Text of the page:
“Have I then become your enemy by telling you the truth?” (Galatians 4:16)
The Bible tells us we should speak the truth, but this is not always easy. Others might not appreciate our honesty. Telling the truth may harm our reputation, our friendships, or our career.
The apostle Paul was in such a situation: he saw how some believers in Corinth were being deceived by false teachers, and told them the plain truth about their theological mistakes. He knew they would be grieved by his words. But their eternal well-being was at stake, and therefore Paul used harsh words to correct their false and deceptive teachings. The effect was that those people indeed repented, which was cause for great joy, both for them and for Paul: “I rejoice, not because you were grieved, but because you were grieved into repenting.” (2 Corinthians 7:9)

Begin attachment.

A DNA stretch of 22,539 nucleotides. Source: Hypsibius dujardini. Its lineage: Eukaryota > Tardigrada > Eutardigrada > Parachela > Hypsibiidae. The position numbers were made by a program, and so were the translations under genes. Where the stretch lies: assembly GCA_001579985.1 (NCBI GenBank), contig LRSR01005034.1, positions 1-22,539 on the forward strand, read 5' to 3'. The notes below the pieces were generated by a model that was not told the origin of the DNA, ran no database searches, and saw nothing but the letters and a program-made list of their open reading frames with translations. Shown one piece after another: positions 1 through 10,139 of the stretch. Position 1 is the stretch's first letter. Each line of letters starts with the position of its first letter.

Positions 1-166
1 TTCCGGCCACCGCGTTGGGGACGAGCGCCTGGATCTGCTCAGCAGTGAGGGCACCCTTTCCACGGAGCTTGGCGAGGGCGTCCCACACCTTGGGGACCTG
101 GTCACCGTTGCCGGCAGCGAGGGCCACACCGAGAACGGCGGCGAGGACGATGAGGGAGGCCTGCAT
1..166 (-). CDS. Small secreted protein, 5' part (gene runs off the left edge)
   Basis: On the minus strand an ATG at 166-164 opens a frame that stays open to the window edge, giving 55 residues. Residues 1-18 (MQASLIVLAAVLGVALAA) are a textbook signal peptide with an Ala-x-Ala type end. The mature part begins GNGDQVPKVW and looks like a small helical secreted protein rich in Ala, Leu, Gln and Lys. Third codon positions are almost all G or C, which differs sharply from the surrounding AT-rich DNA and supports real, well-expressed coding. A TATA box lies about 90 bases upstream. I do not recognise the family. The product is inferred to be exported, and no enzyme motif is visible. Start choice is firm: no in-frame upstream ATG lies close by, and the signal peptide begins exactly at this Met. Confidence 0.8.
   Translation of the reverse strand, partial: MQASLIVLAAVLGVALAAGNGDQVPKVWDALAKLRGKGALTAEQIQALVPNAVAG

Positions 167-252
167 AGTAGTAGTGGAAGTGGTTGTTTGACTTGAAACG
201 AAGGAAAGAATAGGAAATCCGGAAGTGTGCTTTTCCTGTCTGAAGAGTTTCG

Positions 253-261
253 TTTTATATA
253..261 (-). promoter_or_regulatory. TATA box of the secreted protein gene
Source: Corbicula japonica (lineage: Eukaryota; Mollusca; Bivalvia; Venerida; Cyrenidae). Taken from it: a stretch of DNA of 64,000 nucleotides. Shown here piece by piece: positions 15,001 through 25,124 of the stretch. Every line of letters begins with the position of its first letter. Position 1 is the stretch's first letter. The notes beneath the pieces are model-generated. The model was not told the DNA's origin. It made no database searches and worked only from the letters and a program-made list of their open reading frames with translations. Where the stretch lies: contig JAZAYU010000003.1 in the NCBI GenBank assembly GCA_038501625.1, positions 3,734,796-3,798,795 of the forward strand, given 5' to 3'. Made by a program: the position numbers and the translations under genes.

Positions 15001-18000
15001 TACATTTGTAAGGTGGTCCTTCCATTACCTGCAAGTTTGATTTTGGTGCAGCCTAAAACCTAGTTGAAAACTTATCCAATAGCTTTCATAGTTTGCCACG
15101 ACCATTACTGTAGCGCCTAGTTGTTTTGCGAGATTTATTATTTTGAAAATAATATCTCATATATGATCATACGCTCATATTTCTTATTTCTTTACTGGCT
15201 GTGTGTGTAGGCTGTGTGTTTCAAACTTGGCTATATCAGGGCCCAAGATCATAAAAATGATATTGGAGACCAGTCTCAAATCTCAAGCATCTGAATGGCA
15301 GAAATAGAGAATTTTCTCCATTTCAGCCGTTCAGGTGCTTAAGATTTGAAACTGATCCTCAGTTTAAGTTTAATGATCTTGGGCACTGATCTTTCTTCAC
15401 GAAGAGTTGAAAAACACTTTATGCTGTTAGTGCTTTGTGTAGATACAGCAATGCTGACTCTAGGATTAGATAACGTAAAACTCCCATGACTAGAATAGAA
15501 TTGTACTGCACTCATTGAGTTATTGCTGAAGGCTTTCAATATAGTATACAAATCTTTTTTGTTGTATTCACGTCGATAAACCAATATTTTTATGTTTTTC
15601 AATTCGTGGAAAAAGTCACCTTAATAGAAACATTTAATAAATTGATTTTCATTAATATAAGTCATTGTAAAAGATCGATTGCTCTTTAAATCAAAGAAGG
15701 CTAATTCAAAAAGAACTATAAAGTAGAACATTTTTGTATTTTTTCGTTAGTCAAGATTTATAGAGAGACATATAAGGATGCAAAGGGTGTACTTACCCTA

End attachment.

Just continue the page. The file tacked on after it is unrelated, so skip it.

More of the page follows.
It is wise to pay attention if others speak the truth to us, even though it might be painful for us to hear. “The ear that listens to life-giving reproof will dwell among the wise”, the book of Proverbs teaches us.
Have you recently been in a position where speaking the truth was difficult? Did you do it anyway?